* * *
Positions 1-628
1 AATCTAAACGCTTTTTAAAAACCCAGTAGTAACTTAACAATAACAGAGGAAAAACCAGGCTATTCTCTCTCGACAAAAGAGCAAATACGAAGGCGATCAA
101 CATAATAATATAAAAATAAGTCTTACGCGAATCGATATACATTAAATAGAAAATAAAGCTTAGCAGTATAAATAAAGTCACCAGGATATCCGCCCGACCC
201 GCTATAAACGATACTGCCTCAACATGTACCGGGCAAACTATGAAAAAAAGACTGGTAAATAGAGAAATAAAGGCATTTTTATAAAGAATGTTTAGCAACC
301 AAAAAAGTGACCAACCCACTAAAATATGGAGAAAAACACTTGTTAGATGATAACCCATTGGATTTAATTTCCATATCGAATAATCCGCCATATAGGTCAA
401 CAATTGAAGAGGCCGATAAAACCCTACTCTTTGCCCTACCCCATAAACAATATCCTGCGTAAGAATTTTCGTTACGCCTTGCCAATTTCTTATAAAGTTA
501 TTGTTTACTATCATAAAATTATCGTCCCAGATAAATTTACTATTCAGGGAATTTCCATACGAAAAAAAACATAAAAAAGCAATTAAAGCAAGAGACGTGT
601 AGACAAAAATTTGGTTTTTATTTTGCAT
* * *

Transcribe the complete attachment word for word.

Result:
Positions 1-628
1 AATCTAAACGCTTTTTAAAAACCCAGTAGTAACTTAACAATAACAGAGGAAAAACCAGGCTATTCTCTCTCGACAAAAGAGCAAATACGAAGGCGATCAA
101 CATAATAATATAAAAATAAGTCTTACGCGAATCGATATACATTAAATAGAAAATAAAGCTTAGCAGTATAAATAAAGTCACCAGGATATCCGCCCGACCC
201 GCTATAAACGATACTGCCTCAACATGTACCGGGCAAACTATGAAAAAAAGACTGGTAAATAGAGAAATAAAGGCATTTTTATAAAGAATGTTTAGCAACC
301 AAAAAAGTGACCAACCCACTAAAATATGGAGAAAAACACTTGTTAGATGATAACCCATTGGATTTAATTTCCATATCGAATAATCCGCCATATAGGTCAA
401 CAATTGAAGAGGCCGATAAAACCCTACTCTTTGCCCTACCCCATAAACAATATCCTGCGTAAGAATTTTCGTTACGCCTTGCCAATTTCTTATAAAGTTA
501 TTGTTTACTATCATAAAATTATCGTCCCAGATAAATTTACTATTCAGGGAATTTCCATACGAAAAAAAACATAAAAAAGCAATTAAAGCAAGAGACGTGT
601 AGACAAAAATTTGGTTTTTATTTTGCAT